It is not a coincidence that Ilham Aliyev established one of the first mosques in Artsakh's occupied lands near Hadrut and Togh (for more information on this topic, Foundation of new mosques in the Armenian settlements of Artsakh - Monument Watch). In the city of Hadrut, the Azerbaijani side carried out the destruction of the historical center under the pretext of restoring it for a different cultural identity (Destruction of the historical quarter of Hadrut by armed Azerbaijanis - Monument Watch).
Togh village served as the seat of meliks and held a prominent position as one of the political and spiritual centers of Artsakh's southern region. This significance is evident from the various monuments found in the village and its surroundings, all adorned with a diverse array of Armenian inscriptions. At the heart of the village stands the mansion, constructed by Melik-Yegan, the founder of the Dizak Melikate, expressly as a seat for meliks. On the door of his mansion, Melik inscribed a message, secretly declaring his resistance when the Ottomans seized Dizak, stating, "I did not allow them to be captured from my Armenia."
Archaeological research took place in the monument area between 2009 and 2011, leading to the identification and validation of several partially ruined and intact structures. These structures included a large hall in the form of a glkhatun (main hall), a horse stable, various economically significant buildings, and valuable archaeological artifacts. Before the war, some of the monument's structures were renovated or repaired.
The museum, which had been converted from the reception area, underwent a complete renovation. During the war, the village's residents had to evacuate, but all exhibits in the museum remained in place. Videos published after the 44-day war show that the appearance of the monument remained unaltered during and after the war.
Declaring the Armenian heritage as Albanian or Udi and appropriating it constitutes a clear act of cultural genocide by the Azerbaijani side. This action violates the principles outlined in the UNESCO Convention "World Cultural and Natural Heritage" of 1994. Furthermore, according to the Nara Document on Authenticity, accepted in Japan, such cultural appropriation deprives the Armenian cultural heritage of its main value, authenticity, and integrity.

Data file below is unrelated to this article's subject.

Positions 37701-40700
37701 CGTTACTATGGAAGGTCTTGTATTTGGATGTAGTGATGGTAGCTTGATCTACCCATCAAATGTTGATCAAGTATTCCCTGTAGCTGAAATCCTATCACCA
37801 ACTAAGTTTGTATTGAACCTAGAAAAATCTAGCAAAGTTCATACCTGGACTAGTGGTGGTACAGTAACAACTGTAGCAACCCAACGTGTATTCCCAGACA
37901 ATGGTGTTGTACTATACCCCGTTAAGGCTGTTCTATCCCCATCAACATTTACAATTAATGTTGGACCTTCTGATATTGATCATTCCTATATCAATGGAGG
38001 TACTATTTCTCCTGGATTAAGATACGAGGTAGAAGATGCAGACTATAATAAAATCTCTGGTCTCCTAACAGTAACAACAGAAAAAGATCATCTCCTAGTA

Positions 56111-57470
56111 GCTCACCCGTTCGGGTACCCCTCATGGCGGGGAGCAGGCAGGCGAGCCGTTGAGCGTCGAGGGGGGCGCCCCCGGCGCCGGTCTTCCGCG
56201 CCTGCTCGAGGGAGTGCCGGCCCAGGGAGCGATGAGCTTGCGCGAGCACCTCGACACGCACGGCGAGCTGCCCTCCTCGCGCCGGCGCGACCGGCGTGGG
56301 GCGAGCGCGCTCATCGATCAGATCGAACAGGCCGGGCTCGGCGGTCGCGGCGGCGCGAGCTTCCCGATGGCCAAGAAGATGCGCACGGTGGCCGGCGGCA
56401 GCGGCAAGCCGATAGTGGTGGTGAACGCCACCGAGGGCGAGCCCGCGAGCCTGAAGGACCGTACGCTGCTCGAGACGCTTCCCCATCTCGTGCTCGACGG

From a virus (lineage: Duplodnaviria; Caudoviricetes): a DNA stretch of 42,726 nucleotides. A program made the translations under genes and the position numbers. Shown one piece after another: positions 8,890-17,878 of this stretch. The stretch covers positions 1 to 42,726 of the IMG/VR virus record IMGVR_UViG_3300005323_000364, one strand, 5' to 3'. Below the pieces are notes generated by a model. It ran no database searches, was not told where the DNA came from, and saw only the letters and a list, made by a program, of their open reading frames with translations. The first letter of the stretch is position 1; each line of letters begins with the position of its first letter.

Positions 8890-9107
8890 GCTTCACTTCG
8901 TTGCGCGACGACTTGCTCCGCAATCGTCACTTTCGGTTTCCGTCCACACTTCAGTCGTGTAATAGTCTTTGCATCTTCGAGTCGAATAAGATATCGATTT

In addition, according to the 4th article of the "Convention for the Protection of Cultural Property in the Event of Armed Conflict" of 1954 and the 9th article of the "Second Protocol to the Hague Convention" of 1999, any alteration of the artistic value of cultural property, as well as its use in a manner inconsistent with the preservation of its cultural, historical, or scientific significance, is strictly prohibited, aiming to prevent its concealment or destruction of cultural, historical, or scientific evidence.
Azerbaijan also violates the 2001 "On the Protection of Cultural Diversity" and 2005 "On the Protection and Promotion of the Diversity of Forms of Cultural Self-expression" conventions, to which it is a member, by targeting the symbols of Artsakh Armenians' Christian heritage and undermining the true tradition of Christian ritual. This is a discriminating attitude that also infringes on the freedom of thought, conscience, religion, and the right to respect the heritage created as a result of this freedom in the manner desired. Furthermore, the 2005 convention "Importance of Cultural Heritage for Society," adopted by the Committee of Ministers of the Council of Europe on October 13 in Faro, Portugal, also highlights the importance of preserving cultural heritage in line with its naturalness and authenticity.
Ilham Aliyev's order to create the "Tugh" historical-architectural and nature state reserve marks a new phase in the ongoing declarations of changes and destruction of the Armenian cultural heritage and its implementation.